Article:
The king of butterflies, that is: the monarch. According to Monarch Watch, there is reason to be concerned about the future of the monarch butterfly. Why?
Monarchs have a four-stage life cycle: egg, larvae (caterpillar), pupa or chrysalis (cocoon), and butterfly.
The sole diet for the caterpillar
Butterflies survive on nectar from all types of flowers.
- Milkweed is in trouble and areas of wildflowers are diminishing. Housing subdivisions, shopping centers, business and other development projects are consuming millions of acres in the U.S. every year. Habitats for monarchs and other wildlife are shrinking.
- The use of herbicides and frequent mowing of roadsides has also turned wild habitat to grassland, which lacks food and shelter to sustain monarchs and other wildlife.
- Herbicide-resistant corn and soybeans allow growers to spray fields with the herbicide glyphosate instead of tilling to control weeds. Milkweeds survive tilling but not glyphosate when it is sprayed repeatedly. Croplands represent almost a third of the summer breeding grounds for monarchs.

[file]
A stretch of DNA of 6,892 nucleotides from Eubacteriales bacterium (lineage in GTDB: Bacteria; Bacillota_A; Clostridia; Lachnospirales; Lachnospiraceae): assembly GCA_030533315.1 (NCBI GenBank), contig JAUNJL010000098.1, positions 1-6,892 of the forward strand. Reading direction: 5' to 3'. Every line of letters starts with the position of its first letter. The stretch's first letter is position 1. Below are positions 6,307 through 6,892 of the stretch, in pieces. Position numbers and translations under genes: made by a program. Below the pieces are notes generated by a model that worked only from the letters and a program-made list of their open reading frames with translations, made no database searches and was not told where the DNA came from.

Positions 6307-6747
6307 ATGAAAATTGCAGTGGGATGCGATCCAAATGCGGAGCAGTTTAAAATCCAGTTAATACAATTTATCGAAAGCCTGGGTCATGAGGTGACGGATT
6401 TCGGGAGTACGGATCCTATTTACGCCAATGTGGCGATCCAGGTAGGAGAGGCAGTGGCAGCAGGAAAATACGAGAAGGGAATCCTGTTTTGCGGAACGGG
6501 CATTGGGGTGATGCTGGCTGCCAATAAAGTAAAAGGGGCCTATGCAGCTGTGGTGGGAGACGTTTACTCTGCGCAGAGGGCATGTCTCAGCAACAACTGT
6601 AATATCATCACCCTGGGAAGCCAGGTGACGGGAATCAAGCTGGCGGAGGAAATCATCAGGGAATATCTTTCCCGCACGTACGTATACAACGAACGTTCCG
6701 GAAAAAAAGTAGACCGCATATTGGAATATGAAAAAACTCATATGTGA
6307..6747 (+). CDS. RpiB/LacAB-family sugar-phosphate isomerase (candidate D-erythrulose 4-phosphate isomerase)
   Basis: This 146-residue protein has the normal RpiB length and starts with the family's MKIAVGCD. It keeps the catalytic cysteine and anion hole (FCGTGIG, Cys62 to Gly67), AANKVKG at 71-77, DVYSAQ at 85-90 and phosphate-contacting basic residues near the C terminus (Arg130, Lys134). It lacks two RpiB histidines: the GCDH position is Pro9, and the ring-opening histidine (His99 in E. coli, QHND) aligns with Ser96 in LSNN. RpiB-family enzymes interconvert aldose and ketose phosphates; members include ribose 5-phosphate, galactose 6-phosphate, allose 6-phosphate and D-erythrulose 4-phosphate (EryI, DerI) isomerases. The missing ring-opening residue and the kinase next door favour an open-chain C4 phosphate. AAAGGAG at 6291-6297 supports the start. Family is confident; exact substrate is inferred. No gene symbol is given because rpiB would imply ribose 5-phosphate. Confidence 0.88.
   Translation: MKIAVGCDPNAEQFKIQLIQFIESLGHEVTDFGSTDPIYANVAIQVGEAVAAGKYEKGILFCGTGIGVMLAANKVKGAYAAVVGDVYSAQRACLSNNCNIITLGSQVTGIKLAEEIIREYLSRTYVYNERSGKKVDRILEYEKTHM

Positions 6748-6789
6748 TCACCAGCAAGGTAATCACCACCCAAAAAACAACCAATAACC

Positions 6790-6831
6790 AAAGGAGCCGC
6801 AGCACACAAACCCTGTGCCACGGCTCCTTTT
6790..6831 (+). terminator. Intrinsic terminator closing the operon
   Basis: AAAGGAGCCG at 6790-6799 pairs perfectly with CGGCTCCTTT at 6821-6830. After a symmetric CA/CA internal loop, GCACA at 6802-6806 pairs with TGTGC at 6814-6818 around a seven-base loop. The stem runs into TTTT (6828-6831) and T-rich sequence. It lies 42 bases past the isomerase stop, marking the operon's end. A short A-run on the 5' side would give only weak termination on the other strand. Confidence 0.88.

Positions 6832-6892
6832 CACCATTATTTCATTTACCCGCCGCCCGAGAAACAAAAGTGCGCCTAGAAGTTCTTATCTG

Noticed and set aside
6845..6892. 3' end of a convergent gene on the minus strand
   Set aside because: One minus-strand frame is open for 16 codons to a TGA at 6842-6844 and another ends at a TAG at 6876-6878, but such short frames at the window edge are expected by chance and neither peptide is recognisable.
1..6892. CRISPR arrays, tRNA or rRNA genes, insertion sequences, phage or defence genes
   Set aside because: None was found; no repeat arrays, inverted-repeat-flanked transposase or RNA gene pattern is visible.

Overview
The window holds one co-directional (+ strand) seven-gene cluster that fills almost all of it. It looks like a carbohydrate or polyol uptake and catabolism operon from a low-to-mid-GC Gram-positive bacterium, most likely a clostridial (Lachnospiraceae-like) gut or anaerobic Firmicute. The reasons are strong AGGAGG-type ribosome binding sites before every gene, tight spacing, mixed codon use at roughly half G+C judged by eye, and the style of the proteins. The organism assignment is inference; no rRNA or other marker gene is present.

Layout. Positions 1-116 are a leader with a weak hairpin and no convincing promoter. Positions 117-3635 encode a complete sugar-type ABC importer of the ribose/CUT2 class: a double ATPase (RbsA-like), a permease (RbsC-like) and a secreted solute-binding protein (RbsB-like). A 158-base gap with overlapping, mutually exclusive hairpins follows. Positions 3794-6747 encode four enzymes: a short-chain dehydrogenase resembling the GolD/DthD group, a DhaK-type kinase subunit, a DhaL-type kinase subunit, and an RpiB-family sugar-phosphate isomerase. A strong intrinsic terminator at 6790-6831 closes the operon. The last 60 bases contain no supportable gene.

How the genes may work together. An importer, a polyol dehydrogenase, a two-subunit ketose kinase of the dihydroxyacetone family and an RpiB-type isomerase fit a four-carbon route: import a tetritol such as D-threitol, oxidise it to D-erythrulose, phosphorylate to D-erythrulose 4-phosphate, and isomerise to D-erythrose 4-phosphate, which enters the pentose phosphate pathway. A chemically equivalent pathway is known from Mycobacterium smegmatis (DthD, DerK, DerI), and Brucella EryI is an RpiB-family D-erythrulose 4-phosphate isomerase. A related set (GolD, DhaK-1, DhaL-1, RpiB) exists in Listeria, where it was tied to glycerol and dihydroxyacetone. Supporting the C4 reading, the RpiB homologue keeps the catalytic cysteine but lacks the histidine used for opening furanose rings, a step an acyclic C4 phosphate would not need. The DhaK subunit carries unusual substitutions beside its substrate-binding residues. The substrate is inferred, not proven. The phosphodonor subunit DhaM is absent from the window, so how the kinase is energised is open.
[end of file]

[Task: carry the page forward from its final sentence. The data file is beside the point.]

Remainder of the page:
This is why conservationists warn that monarch numbers are dwindling. I know we used to see a lot more of them come through Oklahoma on their trip south for the winter. Did you know that monarch butterflies are the only insect that migrates and hibernates?
Monarch Watch offers an interesting project for folks who want to help—a Monarch Waystation Seed Kit. The kit includes seeds for milkweed and general nectar plants (nine varying seed kit packs altogether) and a detailed guide on creating a Waystation. The guide is available as a PDF download.
Even if butterflies aren’t high on your list of concerns—let’s face it, there are plenty of serious issues on that growing list—building a Waystation for the fun of it could be just as rewarding. A butterfly garden might be a good community or group project. Planting and observing is a good way to keep kids busy learning through the summer. A Waystation could also become a beautiful place to unwind, perhaps just the thing to save the sanity of the King (or Queen) of your castle.
Other monarch fun facts:
- Monarchs go through four generations in a year. The first three generations hatch from cocoons and live up to six weeks, but the fourth generation will survive six to eight months, long enough to migrate, hibernate, and produce the new first generation in the spring.
- Male monarchs have a black spot on each of the hind wings. Females do not have this spot.
- Monarchs east of the Rocky Mountains hibernate in Mexico in oyamel fir trees. Butterflies west of the Rock Mountains will hibernate in eucalyptus trees in Pacific Grove, California and areas close by.
- The monarchs use the same trees year after year for hibernation even though they are obviously not the same butterflies that left the trees the year before.
That was an interesting tidbit that crossed my path this weekend. Do you know of any other simple wildlife projects for families or communities?